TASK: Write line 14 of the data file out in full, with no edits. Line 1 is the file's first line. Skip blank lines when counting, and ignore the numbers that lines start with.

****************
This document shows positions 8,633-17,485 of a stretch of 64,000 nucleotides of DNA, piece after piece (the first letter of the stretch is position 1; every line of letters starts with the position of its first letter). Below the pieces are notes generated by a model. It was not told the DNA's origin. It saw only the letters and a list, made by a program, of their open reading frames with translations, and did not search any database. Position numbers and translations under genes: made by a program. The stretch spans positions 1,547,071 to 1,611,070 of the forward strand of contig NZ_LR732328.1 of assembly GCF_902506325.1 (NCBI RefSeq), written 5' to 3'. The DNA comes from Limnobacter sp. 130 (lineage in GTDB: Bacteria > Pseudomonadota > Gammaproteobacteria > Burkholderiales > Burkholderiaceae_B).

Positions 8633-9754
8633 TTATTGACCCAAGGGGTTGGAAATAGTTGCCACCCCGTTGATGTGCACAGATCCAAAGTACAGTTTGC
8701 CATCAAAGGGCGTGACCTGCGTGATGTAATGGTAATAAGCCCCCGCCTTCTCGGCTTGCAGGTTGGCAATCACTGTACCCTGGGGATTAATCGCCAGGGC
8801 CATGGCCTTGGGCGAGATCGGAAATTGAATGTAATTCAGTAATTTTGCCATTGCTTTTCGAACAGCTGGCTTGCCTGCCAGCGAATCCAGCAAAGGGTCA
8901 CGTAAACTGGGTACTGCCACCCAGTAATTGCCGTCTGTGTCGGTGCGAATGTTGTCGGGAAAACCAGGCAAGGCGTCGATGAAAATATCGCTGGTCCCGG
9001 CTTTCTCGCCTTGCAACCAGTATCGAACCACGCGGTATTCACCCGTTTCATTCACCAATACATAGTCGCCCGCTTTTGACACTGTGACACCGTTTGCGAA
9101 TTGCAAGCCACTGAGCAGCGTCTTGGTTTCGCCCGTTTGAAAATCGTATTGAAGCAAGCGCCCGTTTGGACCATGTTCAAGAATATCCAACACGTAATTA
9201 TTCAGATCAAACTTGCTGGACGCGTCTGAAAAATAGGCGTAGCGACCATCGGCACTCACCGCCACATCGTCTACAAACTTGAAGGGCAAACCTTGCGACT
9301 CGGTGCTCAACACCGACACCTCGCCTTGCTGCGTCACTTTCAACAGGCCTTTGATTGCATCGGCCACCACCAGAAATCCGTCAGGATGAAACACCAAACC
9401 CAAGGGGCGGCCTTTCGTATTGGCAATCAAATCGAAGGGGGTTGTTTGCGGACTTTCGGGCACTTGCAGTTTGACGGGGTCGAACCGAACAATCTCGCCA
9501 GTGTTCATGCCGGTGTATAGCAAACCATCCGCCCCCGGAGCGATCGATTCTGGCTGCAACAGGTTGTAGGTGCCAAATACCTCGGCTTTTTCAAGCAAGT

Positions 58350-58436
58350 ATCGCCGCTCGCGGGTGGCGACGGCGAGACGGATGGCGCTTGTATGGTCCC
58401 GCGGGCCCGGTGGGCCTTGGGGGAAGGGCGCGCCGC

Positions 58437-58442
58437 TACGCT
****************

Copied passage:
58350 ATCGCCGCTCGCGGGTGGCGACGGCGAGACGGATGGCGCTTGTATGGTCCC